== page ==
Europe, Canada and US,

The sale of weaponized Light Armoured Vehicles (LAVs) to Saudi Arabia has raised a heated debate in Canada, pitting so-called realists against people who expect trade to be conducted according to a minimum set of moral values. Outgoing Conservative Prime Minister Stephen Harper's swan song was the $15-billion arms deal with Saudi Arabia, which Harper boasted would provide 3,000 jobs.

A poll by Nanos Research showed that 60% of Canadians feel it is important to ensure arms go only to countries “that respect human rights” vs providing jobs to a few Canadians. The same poll showed that 86% hold a negative or somewhat negative view of Saudi Arabia. 

The Trudeau legend entered the stratosphere with his budding "bromance" with US President Barak Obama in March, the first official visit by a Canadian leader since 1997, when Liberal Prime Minister Jean Chretien visited the last charismatic Democratic president, Bill Clinton. Both visits were friendly--Clinton gushed at the time, "We have the most comprehensive ties of any two nations on earth." Chretien was not invited by Clinton's successor, George Bush, who was furious when Chretien refused to join his "coalition of the willing" to invade Iraq. More like 'bro-hate'.

Trudeau's new-found mentor had some witty advice. Obama joked about Trudeau's previous jobs:

Trudeau's Sikh contingent represent Vancouver, Mississauga, Waterloo and Edmonton — the respective hometowns of Defence Minister Harjit Sajjan, Industry Minister Navdeep Bains, Tourism Minister Bardish Chagger, and Infrastructure Minister Amarjeet Sohi. Trudeau's cabinet now contains more Sikh cabinet ministers than that of India. Though an official visit by Canada's new prime minister has not been set, both sides are eager to engage, and Trudeau will no doubt be accompanied by some of his Indian-born ministers, building a new platform for cooperation, based on the strong relations in the past.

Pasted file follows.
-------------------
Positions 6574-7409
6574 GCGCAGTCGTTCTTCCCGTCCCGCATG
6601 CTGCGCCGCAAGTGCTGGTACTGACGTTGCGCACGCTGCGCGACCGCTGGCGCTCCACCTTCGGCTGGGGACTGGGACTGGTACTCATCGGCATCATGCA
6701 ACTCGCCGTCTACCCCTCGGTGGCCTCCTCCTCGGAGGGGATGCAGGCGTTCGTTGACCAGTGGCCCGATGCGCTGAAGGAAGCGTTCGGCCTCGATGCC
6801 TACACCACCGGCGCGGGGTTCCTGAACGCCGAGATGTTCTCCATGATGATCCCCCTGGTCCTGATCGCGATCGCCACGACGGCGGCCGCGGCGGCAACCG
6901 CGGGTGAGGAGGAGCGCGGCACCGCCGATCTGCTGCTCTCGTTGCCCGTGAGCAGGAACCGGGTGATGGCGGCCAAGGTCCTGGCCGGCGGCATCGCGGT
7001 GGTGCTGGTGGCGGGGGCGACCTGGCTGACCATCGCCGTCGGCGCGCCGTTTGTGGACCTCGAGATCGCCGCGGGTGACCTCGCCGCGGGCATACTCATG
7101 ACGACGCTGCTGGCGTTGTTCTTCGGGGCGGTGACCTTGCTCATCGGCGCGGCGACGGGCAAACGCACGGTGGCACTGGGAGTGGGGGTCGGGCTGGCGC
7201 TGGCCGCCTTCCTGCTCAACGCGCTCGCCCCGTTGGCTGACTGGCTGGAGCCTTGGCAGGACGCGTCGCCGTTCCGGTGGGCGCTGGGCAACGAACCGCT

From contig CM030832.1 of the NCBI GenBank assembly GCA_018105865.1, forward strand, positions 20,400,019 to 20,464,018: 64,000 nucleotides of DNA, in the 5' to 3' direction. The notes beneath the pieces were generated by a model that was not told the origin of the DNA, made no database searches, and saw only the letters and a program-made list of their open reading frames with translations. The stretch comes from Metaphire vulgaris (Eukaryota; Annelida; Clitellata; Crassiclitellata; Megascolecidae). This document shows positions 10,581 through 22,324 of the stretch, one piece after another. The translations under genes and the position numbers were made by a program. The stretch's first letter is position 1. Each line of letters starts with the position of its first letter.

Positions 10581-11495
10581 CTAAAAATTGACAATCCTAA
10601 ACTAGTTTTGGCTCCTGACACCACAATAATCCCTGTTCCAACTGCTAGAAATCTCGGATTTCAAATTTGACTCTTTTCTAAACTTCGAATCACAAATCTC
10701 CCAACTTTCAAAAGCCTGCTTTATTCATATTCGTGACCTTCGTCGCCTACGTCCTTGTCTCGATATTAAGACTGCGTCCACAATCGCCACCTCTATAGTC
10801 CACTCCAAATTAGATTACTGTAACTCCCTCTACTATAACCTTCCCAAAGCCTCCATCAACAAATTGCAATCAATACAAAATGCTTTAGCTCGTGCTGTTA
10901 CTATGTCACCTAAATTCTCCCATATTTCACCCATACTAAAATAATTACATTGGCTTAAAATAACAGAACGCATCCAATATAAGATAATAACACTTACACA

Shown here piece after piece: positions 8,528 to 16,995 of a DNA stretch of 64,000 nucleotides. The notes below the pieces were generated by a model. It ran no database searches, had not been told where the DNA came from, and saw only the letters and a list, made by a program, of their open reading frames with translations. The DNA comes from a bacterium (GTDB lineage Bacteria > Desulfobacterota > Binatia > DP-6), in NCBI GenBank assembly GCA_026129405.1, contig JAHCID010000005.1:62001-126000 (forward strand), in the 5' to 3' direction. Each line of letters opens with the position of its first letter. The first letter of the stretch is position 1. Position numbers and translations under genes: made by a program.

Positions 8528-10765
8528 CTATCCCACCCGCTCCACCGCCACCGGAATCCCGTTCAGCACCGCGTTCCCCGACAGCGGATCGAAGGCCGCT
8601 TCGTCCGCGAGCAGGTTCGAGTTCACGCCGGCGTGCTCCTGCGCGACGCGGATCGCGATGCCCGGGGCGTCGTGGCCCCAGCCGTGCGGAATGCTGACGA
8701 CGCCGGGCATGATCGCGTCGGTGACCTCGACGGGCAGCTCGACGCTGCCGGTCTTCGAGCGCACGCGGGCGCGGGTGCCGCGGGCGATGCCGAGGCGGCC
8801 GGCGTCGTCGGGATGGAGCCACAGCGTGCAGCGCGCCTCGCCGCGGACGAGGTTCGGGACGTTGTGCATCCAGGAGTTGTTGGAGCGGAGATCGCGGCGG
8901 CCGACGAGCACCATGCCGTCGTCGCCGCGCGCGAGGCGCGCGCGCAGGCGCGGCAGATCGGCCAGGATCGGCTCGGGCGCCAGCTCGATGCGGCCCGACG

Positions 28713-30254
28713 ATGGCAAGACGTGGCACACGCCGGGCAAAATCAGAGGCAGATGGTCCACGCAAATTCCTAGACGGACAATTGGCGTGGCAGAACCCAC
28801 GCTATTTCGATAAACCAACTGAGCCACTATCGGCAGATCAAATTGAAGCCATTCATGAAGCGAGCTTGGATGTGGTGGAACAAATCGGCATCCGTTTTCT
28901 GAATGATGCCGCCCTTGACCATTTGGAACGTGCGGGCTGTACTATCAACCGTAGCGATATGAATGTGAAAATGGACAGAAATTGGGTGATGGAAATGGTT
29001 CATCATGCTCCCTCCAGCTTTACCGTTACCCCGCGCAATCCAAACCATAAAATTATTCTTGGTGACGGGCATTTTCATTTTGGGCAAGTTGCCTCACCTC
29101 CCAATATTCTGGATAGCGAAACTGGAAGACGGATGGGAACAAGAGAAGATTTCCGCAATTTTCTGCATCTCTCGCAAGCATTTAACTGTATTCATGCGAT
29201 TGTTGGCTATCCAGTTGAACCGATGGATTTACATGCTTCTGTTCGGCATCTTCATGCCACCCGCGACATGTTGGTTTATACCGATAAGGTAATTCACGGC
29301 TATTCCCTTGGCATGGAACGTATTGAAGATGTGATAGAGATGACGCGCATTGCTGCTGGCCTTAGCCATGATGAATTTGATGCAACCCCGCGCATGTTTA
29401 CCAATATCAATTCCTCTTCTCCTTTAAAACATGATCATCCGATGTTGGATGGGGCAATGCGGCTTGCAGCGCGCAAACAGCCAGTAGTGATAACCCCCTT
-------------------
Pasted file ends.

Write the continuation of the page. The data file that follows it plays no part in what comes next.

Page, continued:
Just a few months into his reign, Canadian Prime Minister Justin Trudeau finds himself embroiled in Middle East politics. New to the heady world of governance, he jumped into the Syrian refugee crisis with a generous offer of asylum for 25,000 victims of the civil war, to praise from all except a few malcontents at home pepper spraying some refugees in protest. But more serious protests have arisen over two other government policies -- the $15 billion sale of military equipment to Saudi Arabia, and government attempts to quash BDS, the popular campaign to boycott Israeli goods.

Arms for civil rights

Harper's swan song was the $15-billion arms deal with Saudi Arabia, which Harper boasted would provide 3,000 jobs (kind of expensive job creation) by selling weaponized armoured vehicles to Saudi Arabia. The combat vehicles with machine guns and anti-tank cannons are clearly intended to 'protect' the Mideast kingdom’s monarchy from internal threats. The proposed sale is now being protested in a class action law suit by University of Montreal professor Daniel Turp. Turp and his group's challenge--Operation Armoured Rights--points to how poorly Saudi Arabia treats its own citizens (47 executions in January, mostly public beheadings) and their horrific bombing campaign in Yemen.

My contribution to Another French False Flag?: Bloody Tracks from Paris to San Bernardino, ed. Kevin Barrett, 2016.